Martin J. Barrington – Chairman and CEO: I think Nik; the difference simply isn’t in what time period you’re looking at. If you look at it, say for a quarter or even for two quarters you have to be sure that there were some share gains there, but that is not the strategy. I did give you, for example, just one data point because we manage the brand over time and when we say over time, we’re talking about more than several quarters in fact over years. If one looks back, pick a data point fourth quarter of 2009 and you measure share gains to the fourth quarter of 2012 its nine-tenths. So, you have nine-tenths per share point over three years. We would characterize that as modest share momentum for Marlboro over time. Of course, we have other metrics to measure Marlboro’s health. We want to make sure that all of its brand equity numbers are strong and hopefully improving in the right direction. Nik, I think that’s how we think about it. We try to be sure, share gains are not just a function of how much we invest in the brand, but other competitive dynamics, so it’s awfully, awfully hard to read simply on a quarter or over two quarters. So, I would return I think to understanding our strategy, our strategy is to maximize income there.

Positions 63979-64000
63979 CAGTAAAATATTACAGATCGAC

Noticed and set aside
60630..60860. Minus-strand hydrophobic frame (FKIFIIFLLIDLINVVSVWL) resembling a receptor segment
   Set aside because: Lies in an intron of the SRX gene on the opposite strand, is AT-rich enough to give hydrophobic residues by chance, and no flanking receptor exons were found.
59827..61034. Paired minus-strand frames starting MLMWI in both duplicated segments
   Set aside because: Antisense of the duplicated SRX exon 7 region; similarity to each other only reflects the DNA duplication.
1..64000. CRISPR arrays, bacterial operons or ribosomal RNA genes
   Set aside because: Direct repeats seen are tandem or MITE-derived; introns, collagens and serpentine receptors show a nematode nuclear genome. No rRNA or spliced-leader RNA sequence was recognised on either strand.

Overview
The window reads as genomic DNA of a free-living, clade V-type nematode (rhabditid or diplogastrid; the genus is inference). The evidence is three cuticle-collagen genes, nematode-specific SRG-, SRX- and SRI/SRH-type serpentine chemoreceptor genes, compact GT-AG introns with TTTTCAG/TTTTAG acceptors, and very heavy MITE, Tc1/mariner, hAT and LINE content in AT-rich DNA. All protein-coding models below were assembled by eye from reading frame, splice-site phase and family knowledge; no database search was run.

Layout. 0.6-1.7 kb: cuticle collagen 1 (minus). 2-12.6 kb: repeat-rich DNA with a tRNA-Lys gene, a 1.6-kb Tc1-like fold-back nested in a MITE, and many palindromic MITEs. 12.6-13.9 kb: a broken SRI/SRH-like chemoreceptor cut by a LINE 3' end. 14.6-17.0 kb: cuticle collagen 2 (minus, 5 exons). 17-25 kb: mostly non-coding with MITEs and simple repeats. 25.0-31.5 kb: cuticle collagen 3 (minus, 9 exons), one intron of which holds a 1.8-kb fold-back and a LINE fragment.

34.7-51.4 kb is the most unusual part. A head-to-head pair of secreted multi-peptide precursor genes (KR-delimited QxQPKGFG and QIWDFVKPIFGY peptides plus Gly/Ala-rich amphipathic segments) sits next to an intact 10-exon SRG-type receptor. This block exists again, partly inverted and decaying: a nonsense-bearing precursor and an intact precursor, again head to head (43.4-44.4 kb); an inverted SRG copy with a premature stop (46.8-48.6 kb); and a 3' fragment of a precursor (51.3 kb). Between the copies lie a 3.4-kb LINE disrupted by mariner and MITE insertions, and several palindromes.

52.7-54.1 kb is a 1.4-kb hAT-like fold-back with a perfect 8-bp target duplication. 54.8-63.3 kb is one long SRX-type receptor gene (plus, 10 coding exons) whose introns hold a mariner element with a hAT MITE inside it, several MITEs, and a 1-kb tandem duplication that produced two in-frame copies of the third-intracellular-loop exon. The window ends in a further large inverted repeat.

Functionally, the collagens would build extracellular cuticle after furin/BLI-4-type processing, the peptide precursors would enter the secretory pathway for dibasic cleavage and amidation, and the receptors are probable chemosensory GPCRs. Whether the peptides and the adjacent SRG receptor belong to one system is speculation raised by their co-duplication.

David Adelman – Morgan Stanley & Co. Inc.: Just a follow-up on pricing, Marty, if I could. So in 2012 relative to the last few years there was clearly a greater emphasis on investing in Marlboro promotional spending, somewhat less net pricing and very good share growth. Can you give us a sense what’s in the plan for 2013 in terms of the relative emphasis of those variables?